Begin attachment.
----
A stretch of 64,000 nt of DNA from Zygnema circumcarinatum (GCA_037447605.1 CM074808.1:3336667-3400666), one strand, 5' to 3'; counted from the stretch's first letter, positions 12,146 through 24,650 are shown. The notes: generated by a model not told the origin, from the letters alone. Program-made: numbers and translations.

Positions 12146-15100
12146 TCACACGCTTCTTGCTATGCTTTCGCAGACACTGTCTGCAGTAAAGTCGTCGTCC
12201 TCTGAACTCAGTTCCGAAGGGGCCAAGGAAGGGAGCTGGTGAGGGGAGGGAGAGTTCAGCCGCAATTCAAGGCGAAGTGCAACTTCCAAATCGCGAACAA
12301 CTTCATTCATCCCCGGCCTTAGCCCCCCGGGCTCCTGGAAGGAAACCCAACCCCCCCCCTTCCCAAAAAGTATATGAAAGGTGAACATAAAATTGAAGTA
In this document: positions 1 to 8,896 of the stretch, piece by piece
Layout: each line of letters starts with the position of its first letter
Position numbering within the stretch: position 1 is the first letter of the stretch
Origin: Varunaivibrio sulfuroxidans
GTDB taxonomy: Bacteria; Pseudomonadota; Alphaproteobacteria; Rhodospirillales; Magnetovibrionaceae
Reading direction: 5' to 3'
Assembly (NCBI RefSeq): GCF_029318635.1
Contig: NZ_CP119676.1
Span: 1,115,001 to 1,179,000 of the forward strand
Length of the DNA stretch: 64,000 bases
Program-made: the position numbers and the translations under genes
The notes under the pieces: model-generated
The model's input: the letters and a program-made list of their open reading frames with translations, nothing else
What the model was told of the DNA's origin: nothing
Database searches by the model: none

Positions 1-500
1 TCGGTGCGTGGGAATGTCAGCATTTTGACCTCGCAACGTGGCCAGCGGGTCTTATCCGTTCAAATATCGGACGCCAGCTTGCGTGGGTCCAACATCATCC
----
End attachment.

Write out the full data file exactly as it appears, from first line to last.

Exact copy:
A stretch of 64,000 nt of DNA from Zygnema circumcarinatum (GCA_037447605.1 CM074808.1:3336667-3400666), one strand, 5' to 3'; counted from the stretch's first letter, positions 12,146 through 24,650 are shown. The notes: generated by a model not told the origin, from the letters alone. Program-made: numbers and translations.

Positions 12146-15100
12146 TCACACGCTTCTTGCTATGCTTTCGCAGACACTGTCTGCAGTAAAGTCGTCGTCC
12201 TCTGAACTCAGTTCCGAAGGGGCCAAGGAAGGGAGCTGGTGAGGGGAGGGAGAGTTCAGCCGCAATTCAAGGCGAAGTGCAACTTCCAAATCGCGAACAA
12301 CTTCATTCATCCCCGGCCTTAGCCCCCCGGGCTCCTGGAAGGAAACCCAACCCCCCCCCTTCCCAAAAAGTATATGAAAGGTGAACATAAAATTGAAGTA
In this document: positions 1 to 8,896 of the stretch, piece by piece
Layout: each line of letters starts with the position of its first letter
Position numbering within the stretch: position 1 is the first letter of the stretch
Origin: Varunaivibrio sulfuroxidans
GTDB taxonomy: Bacteria; Pseudomonadota; Alphaproteobacteria; Rhodospirillales; Magnetovibrionaceae
Reading direction: 5' to 3'
Assembly (NCBI RefSeq): GCF_029318635.1
Contig: NZ_CP119676.1
Span: 1,115,001 to 1,179,000 of the forward strand
Length of the DNA stretch: 64,000 bases
Program-made: the position numbers and the translations under genes
The notes under the pieces: model-generated
The model's input: the letters and a program-made list of their open reading frames with translations, nothing else
What the model was told of the DNA's origin: nothing
Database searches by the model: none

Positions 1-500
1 TCGGTGCGTGGGAATGTCAGCATTTTGACCTCGCAACGTGGCCAGCGGGTCTTATCCGTTCAAATATCGGACGCCAGCTTGCGTGGGTCCAACATCATCC